By Emily Rose Mitchell 10/29/14
What constitutes a successful candidate for the TISL Supreme Court? With so much competition, the appointee has to believe in the gravity of the position. This is not just a game played by college students as a fun side-hobby; it's training for the future. As Rachel Washburn, the new Associate Justice of the Supreme Court, puts it, TISL is “a time when we get to play 'dress-up.' We all get to have a small taste of our respective careers. It teaches you many things you can carry through your career such as professionalism, social skills, research, writing, professional dress, and networking.”
Rachel is a sophomore at the University of Tennessee at Martin, pursuing a Political Science degree. She was appointed to the court following the position opened when a justice resigned at the beginning of summer. On top of being the Philanthropy chair for the UT Martin TISL delegation and now an Associate Justice, she is the Elections Commissioner for her school's SGA and a member of the Alpha Delta Pi Sorority.
After going through the Appellate Moot Court Collegiate Challenge as a participant last year, she fell in love with the entire process and decided to deepen her experience. Rachel decided to apply for the TISL Supreme Court as the next step to gain the full involvement in the true experience of the conference. Thinking back on her motives, she states, “I have a true passion for TISL and the law, so it only seemed logical that I try to become involved with the court. I have not regretted my choice!”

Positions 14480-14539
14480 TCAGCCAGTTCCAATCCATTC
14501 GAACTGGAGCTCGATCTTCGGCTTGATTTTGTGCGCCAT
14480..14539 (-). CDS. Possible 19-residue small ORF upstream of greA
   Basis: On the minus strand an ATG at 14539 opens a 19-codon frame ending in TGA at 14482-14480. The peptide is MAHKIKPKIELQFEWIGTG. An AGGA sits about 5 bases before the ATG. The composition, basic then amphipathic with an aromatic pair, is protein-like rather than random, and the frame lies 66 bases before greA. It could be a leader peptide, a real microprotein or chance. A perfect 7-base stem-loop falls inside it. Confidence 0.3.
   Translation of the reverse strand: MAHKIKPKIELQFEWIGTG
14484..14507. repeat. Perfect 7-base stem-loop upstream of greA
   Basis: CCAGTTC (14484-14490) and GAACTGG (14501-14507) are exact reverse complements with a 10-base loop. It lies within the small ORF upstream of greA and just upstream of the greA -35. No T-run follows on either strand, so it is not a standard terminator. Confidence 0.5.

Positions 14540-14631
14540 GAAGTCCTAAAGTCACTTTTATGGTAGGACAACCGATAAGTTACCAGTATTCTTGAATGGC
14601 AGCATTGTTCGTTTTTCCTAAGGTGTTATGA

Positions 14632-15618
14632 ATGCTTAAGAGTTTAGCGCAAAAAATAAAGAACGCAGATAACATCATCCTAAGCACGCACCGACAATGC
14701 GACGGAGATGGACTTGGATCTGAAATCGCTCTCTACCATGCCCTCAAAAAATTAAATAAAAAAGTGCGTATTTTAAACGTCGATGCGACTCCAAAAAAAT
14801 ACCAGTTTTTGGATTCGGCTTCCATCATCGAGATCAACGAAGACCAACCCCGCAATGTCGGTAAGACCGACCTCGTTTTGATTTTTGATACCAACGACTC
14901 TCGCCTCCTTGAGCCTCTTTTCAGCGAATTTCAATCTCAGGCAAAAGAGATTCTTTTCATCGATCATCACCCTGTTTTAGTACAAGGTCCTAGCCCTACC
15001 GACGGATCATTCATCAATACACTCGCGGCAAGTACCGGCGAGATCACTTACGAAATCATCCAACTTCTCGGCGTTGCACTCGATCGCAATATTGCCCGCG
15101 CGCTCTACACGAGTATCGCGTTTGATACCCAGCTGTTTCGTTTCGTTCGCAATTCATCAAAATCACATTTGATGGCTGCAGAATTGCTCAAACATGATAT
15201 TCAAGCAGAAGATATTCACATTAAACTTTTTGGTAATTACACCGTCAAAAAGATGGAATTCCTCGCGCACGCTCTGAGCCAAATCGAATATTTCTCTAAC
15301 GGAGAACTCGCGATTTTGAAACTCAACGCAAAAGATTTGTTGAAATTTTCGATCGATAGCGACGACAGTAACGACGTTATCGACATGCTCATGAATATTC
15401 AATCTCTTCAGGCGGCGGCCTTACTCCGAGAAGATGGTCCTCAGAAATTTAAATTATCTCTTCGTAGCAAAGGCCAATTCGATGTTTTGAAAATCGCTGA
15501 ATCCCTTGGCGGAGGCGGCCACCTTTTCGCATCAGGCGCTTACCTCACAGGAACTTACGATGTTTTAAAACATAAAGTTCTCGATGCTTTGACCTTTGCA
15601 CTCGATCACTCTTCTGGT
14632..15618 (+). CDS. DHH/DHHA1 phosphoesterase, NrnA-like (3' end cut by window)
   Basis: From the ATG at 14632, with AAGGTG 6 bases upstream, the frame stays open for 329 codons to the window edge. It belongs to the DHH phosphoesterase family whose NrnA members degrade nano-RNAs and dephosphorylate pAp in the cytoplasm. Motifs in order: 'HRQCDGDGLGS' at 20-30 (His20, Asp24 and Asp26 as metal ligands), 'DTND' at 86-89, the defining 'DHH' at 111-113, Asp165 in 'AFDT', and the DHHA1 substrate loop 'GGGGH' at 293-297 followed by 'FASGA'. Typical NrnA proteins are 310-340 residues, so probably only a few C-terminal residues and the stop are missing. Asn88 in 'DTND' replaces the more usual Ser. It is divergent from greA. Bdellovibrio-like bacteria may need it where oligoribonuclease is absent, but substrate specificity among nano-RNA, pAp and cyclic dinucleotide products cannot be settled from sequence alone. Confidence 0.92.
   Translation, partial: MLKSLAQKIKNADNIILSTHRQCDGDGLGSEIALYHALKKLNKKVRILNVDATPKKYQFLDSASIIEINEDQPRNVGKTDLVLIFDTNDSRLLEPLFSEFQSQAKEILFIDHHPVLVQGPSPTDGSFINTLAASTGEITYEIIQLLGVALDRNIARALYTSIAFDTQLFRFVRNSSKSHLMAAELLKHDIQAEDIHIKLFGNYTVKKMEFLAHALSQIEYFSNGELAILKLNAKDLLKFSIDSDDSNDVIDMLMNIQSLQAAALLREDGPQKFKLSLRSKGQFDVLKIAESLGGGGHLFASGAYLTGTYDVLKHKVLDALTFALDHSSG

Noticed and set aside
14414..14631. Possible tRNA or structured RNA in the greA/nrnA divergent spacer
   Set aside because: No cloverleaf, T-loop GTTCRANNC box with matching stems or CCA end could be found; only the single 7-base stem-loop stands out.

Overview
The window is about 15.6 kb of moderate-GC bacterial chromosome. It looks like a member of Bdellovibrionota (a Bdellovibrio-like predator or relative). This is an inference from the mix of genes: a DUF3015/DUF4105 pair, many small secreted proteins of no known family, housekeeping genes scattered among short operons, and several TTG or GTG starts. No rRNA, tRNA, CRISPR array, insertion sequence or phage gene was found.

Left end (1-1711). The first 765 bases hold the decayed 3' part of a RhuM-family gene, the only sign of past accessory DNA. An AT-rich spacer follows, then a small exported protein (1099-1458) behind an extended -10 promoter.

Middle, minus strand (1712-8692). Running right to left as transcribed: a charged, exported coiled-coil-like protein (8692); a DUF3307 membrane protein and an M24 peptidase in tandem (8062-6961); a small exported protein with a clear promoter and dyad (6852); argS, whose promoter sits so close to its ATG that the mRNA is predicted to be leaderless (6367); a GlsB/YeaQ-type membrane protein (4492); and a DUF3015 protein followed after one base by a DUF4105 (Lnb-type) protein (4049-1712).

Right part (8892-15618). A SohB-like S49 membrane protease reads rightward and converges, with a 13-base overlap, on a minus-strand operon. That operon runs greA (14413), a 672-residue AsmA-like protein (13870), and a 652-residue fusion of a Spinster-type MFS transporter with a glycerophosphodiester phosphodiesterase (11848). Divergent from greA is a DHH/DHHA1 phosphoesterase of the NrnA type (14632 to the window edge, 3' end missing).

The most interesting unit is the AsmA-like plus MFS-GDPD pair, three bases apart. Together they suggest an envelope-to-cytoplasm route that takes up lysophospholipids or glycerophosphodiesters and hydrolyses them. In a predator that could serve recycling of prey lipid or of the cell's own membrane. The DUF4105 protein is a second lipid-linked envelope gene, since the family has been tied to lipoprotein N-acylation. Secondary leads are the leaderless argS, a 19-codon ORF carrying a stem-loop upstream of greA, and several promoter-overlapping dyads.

While becoming a member of the Supreme Court is not an easy thing to do, Rachel proves as a sophomore that with true passion and dedication, this experience of TISL can prepare a member for their career “more than any class or club during [his or her] collegiate experience.”